Job satisfaction remains high with 89 percent of employees saying they were satisfied overall with their jobs (38 percent reported being very satisfied, and 51 percent somewhat satisfied), according to the Society for Human Resource Management (SHRM) annual Employee Job Satisfaction and Engagement Survey.
Similar levels of employee job satisfaction have been observed in recent years with a combined 86 percent of survey respondents reporting satisfaction in the survey released in 2015 and 88 percent in the report released in 2016.
For the third year in a row, the largest percentage of employees (65 percent) indicated that respectful treatment of all employees at all levels was a very important contributor to their job satisfaction.
However, this aspect reflected several differences among demographic groups in the workplace:
- Female employees (72 percent) were more likely to report this aspect as a very important contributor to job satisfaction than male employees (57 percent).
- A greater proportion of Millennials (45 percent) were very satisfied with this aspect compared with Generation Xers (31 percent).
- Individual contributors (31percent) were less likely to be very satisfied with the level of respect shown to all employees compared with executives (52 percent).
Other top contributors to job satisfaction were compensation/pay; trust between employees and senior management; job security; and opportunities to use skills and abilities.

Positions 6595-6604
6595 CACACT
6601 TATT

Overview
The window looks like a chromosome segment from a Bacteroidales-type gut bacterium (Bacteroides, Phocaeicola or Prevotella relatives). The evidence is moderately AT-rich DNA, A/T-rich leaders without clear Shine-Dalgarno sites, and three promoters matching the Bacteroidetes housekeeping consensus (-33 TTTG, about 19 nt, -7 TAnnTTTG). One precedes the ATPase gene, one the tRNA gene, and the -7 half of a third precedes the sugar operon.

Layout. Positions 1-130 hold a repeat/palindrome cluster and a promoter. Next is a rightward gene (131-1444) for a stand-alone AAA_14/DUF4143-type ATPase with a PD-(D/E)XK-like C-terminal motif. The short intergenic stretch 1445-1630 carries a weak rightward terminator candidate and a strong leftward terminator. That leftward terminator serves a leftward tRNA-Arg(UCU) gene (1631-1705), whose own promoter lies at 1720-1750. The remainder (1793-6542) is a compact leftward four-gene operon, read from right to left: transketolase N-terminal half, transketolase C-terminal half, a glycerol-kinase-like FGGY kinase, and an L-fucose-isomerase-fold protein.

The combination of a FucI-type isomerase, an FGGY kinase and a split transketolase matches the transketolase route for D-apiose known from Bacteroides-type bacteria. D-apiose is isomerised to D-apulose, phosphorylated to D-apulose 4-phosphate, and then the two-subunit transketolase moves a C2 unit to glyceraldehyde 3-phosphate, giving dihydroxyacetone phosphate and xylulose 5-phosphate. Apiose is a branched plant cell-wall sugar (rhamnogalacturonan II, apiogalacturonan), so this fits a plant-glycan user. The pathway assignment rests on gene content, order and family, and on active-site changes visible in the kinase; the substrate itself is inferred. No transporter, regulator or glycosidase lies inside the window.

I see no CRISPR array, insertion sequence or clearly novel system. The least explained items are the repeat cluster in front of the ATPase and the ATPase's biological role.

“Fairness and transparency are significant themes that repeatedly appeared throughout the top job satisfaction contributors and employee engagement,” said Evren Esen, SHRM director of workforce analytics. “This indicates the importance of these concepts when creating a workplace culture that thrives and inspires continuous success.”
Even as overall satisfaction is high, there are gaps between what employees consider important and their levels of satisfaction.
The largest discrepancy between importance and satisfaction was found in compensation (35 percentage points). Furthermore, the survey findings indicate that raises given to employees were consistent with those in previous years, however, there was a 9-percentage-point drop in the workers receiving bonuses compared with the year before.
The survey findings also indicate that while trust between employees and senior management is gaining importance, (increasing 6 percentage points compared with percentages in 2015) there is a gap of 28 percentage points between importance and satisfaction. Sixty-one percent of employees rated trust between them and their senior management as very important to job satisfaction. However, only 33 percent were very satisfied with the level of trust in their organizations.
Finally, despite a relatively high level of job satisfaction, 40 percent of employees reported (to some degree) the possibility of seeking employment outside of their current organization within the next 12 months. The leading reason for employees looking for external positions was higher compensation/pay, followed by better benefits, more job security and additional career advancement opportunities.
Methodology: The SHRM Employee Job Satisfaction and Engagement Survey polled 600 randomly selected U.S. employees in December 2016. The survey has a margin of error of plus or minus 2.5% percentage points.